Good Grief

ohgoodgriefIt was always cute when Charlie Brown said it. Albeit in an exasperated sort of way. Maybe Lucy had just snatched the football away again. Perhaps Snoopy had taken on his Joe Cool alter ego. But whenever Charlie Brown was fed up, disgruntled or had it up to here (which, for him, is the curly cue of hair on his forehead) he would sigh and offer his all-purpose phrase.

The phrase itself seems harmless, carrying little more hostility than my go-to, “For crying out loud!”

Yet both are what’s known as minced oaths, a euphemism to avoid swearing. Specifically, to avoid breaking the third commandment. Because that’s what these phrases are. A veiled way to sanitize an expression that “takes the Lord’s name in vain.”

My “For crying out loud” is a sterilized version of “For Christ’s sake,” just as the innocuous “Gosh!” is an indirect way of saying “God” while Charlie Brown is actually saying, “Good God!”

Minced oaths aside, “good grief” seems almost as oxymoronic as “pretty ugly.” Yet the process of grieving is vital when reacting to and moving through pain and disappointment. When those disappointments include life-and-death pain, it becomes life-and-death necessary to grieve.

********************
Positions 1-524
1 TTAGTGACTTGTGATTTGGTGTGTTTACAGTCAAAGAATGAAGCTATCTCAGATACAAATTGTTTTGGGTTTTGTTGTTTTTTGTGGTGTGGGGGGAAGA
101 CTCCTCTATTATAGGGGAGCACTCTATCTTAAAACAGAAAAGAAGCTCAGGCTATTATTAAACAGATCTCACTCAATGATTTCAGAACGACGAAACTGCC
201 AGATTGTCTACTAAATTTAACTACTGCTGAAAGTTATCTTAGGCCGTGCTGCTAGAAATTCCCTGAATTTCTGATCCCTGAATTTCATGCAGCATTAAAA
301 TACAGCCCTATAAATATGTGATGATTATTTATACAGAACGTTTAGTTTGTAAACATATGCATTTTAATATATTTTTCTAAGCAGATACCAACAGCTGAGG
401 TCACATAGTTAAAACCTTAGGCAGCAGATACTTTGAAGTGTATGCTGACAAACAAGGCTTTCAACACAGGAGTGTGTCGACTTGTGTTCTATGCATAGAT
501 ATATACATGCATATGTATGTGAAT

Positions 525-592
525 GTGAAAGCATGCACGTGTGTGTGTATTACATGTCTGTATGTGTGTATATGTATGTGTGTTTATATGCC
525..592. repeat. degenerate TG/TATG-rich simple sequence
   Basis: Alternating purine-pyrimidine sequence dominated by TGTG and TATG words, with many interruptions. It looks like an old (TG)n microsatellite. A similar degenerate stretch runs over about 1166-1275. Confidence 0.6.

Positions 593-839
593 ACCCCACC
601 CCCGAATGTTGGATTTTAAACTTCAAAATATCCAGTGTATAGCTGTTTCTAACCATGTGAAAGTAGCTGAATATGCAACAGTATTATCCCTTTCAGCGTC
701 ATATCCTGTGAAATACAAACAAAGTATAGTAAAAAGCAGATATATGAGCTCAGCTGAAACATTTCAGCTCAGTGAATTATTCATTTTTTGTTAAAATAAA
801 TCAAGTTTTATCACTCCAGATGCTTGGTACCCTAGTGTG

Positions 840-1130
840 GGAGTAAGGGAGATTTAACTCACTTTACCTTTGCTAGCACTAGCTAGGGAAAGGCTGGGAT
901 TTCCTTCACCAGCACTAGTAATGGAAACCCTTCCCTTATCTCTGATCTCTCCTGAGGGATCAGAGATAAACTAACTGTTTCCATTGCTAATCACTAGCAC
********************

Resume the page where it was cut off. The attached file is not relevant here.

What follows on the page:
To deny the process of grieving serves not only to delay it but to prolong it. It’s like any open wound. Depending on the severity, grief can be deferred but it won’t be ignored and in some cases, it will get worse. Getting an infection in a cut on your finger hurts. Left untreated, all kinds of consequences can happen, from pain and infection to disability and amputation.

An “infection” of grief is usually infinitely more painful. Grief that is unrecognized and/or unresolved creates a systemic emotional toxin that can and eventually will affect every single aspect of life. Accepting the fact that grief is as necessary as breathing is the only way to begin the process of lasting healing.


That is the good in grief. It’s just that the good is mixed in – one tiny shard at a time – with all the other facets of grief. If grief is the haystack, good is the needle. It can be found, but first you must sort through all the tiny, individual pieces of grief. Pick them up one at a time, examine them, set them aside and then move on to the next.

Hint: the needle is always, always, always at the end. Gosh darnit.

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